1955

The Write Stuff: Screenwriting categories created
If the British theatrical tradition has always helped inspire the country’s performers, it has also been a wellspring for the great screenwriters whose ideas have fuelled so much incredible British film and television. BAFTA first recognised the craft of writing in its awards of 1955, at that time the only prize aside from the performance categories to recognise an individual rather than a film.

Of course, while TV has long been considered a writers’ medium, with writers collecting awards in both the Television and Television Craft Awards, the director is often thought of as the leading creative force on a film. That was one reason why BAFTA began its acclaimed Screenwriters’ Lecture Series in 2010, established to celebrate the creative contribution of writers in film and featuring figures such as David Hare, Peter Morgan, Sir Ronald Harwood, Charlie Kaufman, Moira Buffini and Abi Morgan.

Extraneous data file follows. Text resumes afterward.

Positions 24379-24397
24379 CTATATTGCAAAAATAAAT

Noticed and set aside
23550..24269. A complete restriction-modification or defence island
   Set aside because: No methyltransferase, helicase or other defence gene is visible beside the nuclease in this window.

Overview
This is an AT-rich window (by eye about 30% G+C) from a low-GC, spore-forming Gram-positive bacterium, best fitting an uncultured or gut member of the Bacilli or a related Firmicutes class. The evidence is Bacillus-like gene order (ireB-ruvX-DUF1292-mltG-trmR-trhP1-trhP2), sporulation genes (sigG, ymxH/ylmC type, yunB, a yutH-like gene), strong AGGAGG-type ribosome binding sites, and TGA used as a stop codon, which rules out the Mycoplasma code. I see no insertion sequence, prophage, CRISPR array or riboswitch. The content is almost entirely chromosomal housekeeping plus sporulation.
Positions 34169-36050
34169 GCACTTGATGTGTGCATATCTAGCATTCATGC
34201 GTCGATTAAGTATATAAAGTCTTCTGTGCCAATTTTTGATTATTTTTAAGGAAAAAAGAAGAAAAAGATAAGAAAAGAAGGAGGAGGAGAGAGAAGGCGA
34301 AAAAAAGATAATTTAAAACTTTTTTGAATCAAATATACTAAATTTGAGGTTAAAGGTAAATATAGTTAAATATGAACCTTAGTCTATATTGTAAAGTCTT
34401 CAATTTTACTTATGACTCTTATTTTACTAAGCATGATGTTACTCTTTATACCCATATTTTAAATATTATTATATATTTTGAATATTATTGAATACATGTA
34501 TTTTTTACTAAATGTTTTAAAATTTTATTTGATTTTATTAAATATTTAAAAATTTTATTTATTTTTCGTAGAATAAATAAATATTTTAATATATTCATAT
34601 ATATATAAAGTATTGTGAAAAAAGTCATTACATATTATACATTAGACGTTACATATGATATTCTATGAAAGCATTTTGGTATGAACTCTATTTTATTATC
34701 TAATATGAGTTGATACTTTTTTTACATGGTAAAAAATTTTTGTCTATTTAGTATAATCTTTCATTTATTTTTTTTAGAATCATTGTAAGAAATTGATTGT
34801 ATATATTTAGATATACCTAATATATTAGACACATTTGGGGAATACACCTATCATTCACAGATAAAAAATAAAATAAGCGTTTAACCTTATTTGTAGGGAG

In gaming too, while a writing credit is often shared between a team, the craft of story building is a crucial part of the creative process – BAFTA duly introduced a screenplay prize at its Games Awards 2006.

Image: Harold Pinter accepts the award for Best British Screenplay for the film, The Pumpkin Eater (1964). Pinter was nominated ten times in total and was presented with the Fellowship, the Academy's highest honour, in 1997.



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BAFTA Archive

Video: Highlights from the screenwriting lecture given by Charlie Kaufman (Being John Malkovich, Eternal Sunshine of the Spotless Mind) in 2011 (Source: BAFTA).